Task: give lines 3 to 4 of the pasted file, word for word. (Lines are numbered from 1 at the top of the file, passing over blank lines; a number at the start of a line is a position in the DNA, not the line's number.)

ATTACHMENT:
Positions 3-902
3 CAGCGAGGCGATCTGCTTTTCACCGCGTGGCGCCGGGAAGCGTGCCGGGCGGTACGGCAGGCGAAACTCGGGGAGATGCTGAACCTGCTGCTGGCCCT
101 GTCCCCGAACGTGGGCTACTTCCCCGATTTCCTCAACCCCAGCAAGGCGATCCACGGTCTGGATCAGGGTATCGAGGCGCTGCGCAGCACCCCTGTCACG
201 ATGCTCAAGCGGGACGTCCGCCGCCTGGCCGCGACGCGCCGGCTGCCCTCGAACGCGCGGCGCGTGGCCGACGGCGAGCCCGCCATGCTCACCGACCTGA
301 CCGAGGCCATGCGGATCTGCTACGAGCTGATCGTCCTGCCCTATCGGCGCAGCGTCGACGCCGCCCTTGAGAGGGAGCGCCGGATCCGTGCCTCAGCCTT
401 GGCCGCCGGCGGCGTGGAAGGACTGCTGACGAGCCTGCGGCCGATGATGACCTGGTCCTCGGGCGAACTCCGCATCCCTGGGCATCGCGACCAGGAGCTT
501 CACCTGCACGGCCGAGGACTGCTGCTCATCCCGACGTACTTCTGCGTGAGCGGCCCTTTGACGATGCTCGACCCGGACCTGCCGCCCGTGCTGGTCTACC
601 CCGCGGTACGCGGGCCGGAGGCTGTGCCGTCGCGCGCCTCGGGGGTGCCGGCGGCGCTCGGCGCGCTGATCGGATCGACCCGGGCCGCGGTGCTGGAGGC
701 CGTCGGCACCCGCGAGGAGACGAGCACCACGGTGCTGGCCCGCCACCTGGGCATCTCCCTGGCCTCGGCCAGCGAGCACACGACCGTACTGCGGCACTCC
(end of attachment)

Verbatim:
101 GTCCCCGAACGTGGGCTACTTCCCCGATTTCCTCAACCCCAGCAAGGCGATCCACGGTCTGGATCAGGGTATCGAGGCGCTGCGCAGCACCCCTGTCACG
201 ATGCTCAAGCGGGACGTCCGCCGCCTGGCCGCGACGCGCCGGCTGCCCTCGAACGCGCGGCGCGTGGCCGACGGCGAGCCCGCCATGCTCACCGACCTGA